Round-the-Word Travel

Just got back from a round-the-world (RTW) 2 week trip covering 6 cities – started in Mumbai, and then went to Tokyo, San Francisco, Palo Alto, Atlanta, New York and Boston. Even as I was doing this RTW, I discovered that Richard Quest of CNN did much the same – albeit in economy class (I travelled business – the ticket cost Rs 180,000 or about USD 4,000).

The thing to remember about an RTW ticket is that you can pretty much make as many stops (there are some restrictions) as long as you keep flying in one direction. This allows me to get additional stops in Asia or Europe, and I love visiting new cities and meeting new people.

Travel like this also gives me a lot of time to think and that is one of the reasons I prefer business-class for international travel. The ticket also gets use of the lounges at airports which can be quite useful, along with other minor advantages like getting to board first (plenty of time to get the luggage in the overhead racks) and exit first (shorter immigration and custom queues).

The new city in this trip was Tokyo. Have always wanted to visit Japan. Even though I was there for only 2 days, it gave a good view of the city. I like to think of it as a “survey” – with an option to go back for a longer visit sometime later. Saw plenty of snow in both New York and Boston, which was nice, compared to a swelteringly hot Mumbai.

A friend asked me what was the most impressive thing I saw on this trip. It took me a little while to answer that question. I think it has to be the international attention on India. Rarely a day passed by without a mention of India and outsourcing in the US media. To think that a year ago India existed only as some farway place on the map, this is an amazing achievement. Of course, there is also a worry that now that the world’s attention is trained on India, we may not be able to live up to the expectations. But my feeling is that this time it is for real. The outsourcing decision is one based on business economics. India is now firmly part of the global value chain.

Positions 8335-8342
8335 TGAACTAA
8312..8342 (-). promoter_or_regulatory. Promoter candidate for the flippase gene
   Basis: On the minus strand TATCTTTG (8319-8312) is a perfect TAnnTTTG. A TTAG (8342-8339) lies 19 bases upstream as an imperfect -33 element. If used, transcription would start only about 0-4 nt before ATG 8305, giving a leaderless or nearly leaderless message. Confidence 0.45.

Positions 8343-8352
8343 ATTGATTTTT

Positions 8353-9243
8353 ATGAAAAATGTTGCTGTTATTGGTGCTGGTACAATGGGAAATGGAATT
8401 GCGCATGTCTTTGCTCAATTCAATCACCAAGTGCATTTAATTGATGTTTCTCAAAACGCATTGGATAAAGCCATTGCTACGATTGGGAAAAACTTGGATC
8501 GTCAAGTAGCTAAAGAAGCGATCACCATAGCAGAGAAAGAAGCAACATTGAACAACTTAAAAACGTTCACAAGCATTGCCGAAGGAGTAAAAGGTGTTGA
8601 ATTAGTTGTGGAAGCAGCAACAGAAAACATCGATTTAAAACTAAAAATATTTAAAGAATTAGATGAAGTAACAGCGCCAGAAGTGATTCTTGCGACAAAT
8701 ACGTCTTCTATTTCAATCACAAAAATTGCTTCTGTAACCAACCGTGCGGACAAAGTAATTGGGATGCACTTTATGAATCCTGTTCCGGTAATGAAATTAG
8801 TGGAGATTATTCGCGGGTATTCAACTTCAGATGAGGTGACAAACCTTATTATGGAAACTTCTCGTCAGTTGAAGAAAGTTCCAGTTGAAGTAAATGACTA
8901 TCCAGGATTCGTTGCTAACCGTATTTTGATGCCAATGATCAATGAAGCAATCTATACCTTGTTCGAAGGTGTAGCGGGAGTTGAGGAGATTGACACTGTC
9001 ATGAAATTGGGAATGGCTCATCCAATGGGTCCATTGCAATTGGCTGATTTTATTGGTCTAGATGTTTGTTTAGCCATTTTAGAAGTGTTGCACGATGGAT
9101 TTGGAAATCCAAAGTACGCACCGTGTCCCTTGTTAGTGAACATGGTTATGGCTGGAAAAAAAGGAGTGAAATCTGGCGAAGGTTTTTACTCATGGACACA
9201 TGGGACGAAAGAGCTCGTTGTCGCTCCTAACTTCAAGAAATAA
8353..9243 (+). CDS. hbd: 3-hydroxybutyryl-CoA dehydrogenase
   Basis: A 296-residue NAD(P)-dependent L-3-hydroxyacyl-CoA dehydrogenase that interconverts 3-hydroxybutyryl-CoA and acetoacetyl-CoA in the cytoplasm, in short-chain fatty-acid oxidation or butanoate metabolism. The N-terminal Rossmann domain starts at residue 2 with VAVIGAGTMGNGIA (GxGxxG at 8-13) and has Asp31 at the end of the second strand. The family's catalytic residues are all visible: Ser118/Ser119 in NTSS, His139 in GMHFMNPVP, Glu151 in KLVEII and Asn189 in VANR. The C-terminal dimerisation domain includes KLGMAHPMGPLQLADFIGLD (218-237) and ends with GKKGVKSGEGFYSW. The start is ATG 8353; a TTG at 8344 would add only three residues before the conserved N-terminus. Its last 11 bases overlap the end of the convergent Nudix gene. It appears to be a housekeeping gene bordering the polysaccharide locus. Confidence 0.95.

Back to the travel. I was on Star Alliance (Thai Airways from Mumbai to Tokyo, via Bangkok; United from Tokyo to San Francisco, and within the US, and finally Lufthansa from Boston to Mumbai). All flights were on time and very comfortable. Our bags missed the connection from Washington to New York (en route from Atlanta), but reached us the next day. As a postscript, it also turned out that I stopped by most of the world’s busiest airports – Bangkok, Tokyo, SF, Chicago, Atlanta, NY, Boston and Frankfurt.

So, the next time you have some time, try RTW and see some new cities. It is a wonderful experience waking up in a new place every couple days. Of course, one has to pack and unpack, and there’s a lot of time spent at airports, but given that there’s also plenty of “thought time”, the changes in contexts every so often are very helpful.

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Rajesh Jain

An Entrepreneur based in Mumbai, India.